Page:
Celebrating James P. Johnson Father of Harlem Stride piano, American songwriter and overlooked African-American composer
Johnson was a major force in creating
Stride piano and a composer of American popular standards.
He collaborated with the cream of African-American writers, composers and overachievers of the Harlem Renaissance and early jazz.
James P. conceived a broader palette for jazz, composing orchestral music far ahead of his
The accompanying extended audio clips explore Johnson’s life and career in detail with musical examples. Adding intimacy, actor Peter Coyote reads Johnson’s recollections. Johnson expert Mark Borowsky traces Johnson story, sharing insights gleaned from a lifetime studying this overlooked American genius.
The Harlem Stride piano style of James Price Johnson (1894-1955) transformed Ragtime into Jazz. He laid the cornerstone of jazz piano before 1920, influencing Fats Waller, Duke Ellington, Count Basie, Art Tatum and Thelonious Monk. An absolute master of the keyboard with perfect pitch, James P. is recognized as the foremost proponent of Harlem Stride piano. His protege Fats Waller recalled learning more in his first afternoon with Johnson than the previous 10 years.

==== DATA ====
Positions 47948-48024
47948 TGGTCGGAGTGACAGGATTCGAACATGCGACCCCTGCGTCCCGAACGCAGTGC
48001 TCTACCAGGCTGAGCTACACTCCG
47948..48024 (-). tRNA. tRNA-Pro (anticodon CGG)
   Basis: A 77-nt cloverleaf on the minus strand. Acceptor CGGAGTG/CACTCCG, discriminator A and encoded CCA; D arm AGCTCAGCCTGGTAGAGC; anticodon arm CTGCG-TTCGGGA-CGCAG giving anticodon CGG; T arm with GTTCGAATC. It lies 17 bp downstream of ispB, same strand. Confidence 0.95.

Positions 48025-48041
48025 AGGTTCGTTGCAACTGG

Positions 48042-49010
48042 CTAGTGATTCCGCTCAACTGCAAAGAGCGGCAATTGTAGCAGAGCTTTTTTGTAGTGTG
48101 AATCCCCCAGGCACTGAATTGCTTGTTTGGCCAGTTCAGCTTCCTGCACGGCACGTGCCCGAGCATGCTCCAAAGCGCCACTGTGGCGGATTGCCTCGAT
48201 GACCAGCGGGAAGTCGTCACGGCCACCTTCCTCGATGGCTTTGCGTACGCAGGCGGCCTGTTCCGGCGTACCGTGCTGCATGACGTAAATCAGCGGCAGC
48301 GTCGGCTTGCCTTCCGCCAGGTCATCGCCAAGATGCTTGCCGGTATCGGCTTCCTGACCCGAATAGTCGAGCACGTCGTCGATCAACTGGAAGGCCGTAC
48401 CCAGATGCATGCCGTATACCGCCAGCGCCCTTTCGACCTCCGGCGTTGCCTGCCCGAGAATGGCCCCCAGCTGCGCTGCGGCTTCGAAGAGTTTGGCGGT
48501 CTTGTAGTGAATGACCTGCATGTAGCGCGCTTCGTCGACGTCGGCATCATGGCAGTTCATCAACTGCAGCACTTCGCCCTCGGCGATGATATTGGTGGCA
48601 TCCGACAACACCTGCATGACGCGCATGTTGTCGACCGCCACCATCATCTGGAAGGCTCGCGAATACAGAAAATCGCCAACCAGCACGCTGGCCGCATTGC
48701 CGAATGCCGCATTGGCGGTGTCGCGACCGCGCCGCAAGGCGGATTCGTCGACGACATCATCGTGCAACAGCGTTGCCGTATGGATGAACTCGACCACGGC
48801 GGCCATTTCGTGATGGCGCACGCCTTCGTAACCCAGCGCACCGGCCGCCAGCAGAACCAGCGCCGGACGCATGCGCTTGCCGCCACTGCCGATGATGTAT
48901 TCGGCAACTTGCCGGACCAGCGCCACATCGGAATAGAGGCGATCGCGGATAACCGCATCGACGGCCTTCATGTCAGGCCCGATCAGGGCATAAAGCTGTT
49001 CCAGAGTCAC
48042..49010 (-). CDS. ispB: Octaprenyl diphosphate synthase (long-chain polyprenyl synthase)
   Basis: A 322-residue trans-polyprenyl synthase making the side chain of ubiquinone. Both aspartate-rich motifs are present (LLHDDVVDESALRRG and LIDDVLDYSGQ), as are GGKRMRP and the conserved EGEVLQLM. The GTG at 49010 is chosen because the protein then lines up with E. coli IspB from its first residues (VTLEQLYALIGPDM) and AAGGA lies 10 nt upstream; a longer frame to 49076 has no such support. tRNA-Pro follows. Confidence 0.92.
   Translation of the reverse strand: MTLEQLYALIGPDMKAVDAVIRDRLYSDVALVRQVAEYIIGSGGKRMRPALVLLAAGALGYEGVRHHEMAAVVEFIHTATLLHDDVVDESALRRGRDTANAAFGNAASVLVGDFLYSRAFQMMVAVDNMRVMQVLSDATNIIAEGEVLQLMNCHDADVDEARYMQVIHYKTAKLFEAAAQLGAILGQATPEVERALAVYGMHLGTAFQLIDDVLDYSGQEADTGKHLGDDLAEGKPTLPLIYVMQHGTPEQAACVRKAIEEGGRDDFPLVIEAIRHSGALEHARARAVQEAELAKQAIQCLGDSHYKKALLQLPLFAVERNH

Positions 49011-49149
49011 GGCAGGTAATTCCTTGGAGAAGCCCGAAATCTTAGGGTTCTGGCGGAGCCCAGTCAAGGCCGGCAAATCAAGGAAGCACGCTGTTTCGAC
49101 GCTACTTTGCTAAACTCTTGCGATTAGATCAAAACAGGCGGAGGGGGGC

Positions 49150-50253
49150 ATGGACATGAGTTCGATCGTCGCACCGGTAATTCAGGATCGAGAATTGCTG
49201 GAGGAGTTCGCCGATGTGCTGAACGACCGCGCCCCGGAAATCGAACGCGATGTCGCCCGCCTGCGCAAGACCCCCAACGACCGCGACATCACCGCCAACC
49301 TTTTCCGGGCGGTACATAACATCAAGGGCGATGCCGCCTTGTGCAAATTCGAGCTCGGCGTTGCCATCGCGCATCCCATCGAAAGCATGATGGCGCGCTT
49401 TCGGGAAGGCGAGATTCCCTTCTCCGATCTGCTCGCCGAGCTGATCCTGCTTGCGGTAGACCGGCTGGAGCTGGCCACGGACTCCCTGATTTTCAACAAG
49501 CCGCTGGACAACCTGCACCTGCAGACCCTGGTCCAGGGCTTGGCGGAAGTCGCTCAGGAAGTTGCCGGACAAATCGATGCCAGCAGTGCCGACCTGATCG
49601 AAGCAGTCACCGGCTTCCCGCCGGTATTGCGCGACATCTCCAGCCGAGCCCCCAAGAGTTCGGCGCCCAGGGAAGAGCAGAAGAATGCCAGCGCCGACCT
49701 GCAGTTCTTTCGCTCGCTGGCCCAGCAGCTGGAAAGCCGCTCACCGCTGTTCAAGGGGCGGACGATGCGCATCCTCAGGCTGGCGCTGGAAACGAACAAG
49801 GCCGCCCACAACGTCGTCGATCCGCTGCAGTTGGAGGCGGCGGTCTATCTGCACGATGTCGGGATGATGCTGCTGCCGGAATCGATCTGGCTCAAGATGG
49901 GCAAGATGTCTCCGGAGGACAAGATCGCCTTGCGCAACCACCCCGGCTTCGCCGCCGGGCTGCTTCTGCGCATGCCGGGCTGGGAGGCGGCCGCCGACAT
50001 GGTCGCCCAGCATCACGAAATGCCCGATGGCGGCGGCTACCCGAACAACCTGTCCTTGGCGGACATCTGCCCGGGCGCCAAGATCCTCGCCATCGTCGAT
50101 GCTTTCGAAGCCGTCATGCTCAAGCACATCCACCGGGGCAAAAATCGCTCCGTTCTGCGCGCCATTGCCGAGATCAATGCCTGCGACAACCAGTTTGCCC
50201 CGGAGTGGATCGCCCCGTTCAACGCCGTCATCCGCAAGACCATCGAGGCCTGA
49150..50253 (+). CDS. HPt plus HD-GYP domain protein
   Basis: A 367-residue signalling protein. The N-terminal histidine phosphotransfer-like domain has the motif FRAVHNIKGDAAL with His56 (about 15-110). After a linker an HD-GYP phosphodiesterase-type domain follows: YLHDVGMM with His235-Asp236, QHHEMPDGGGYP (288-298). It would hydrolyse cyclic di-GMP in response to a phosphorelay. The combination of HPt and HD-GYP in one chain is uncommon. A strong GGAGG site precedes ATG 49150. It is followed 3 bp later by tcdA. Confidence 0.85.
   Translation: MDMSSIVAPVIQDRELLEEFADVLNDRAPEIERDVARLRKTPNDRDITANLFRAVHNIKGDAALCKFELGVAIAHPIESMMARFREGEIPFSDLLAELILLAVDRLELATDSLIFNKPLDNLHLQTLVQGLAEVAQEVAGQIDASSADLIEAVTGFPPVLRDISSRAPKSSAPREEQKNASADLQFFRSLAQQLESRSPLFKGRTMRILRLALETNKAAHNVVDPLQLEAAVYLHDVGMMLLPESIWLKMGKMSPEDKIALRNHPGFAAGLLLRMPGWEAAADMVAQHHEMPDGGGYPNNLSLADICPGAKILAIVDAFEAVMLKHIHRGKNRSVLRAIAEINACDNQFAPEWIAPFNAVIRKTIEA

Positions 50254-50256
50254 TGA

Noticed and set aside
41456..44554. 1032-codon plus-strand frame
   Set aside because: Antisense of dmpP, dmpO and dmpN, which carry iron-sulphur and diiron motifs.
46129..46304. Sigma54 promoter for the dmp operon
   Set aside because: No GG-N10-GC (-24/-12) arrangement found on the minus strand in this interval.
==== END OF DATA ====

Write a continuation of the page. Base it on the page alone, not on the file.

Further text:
As a band player and accompanist to singers, he was in great demand for sessions during the 1920s, ‘30s and ‘40s. A list of his collaborators reads like a who’s who of Jazz and Blues: Bessie Smith (her favorite piano accompanist), Ethel Watters, King Oliver, Sidney Bechet and Eddie Condon.
He exemplified the larger-than-life flamboyant persona of the era’s piano professors only superficially. Johnson was a sober, disciplined, middle-class, church-going family man. He cut some 55 piano rolls for a half-dozen companies -- the finest of their kind. His “Charleston” became the signature tune of the Roaring Twenties. Johnson recorded hundreds of sides for the most important labels of his time confirm his exceptional composing, arranging and pianistic skills equal to the masters of any musical tradition.
James P. Johnson should have been hailed as one of the greatest composers, jazz musicians and song writers of his era. Yet despite his achievements, he remains almost unknown to general audiences.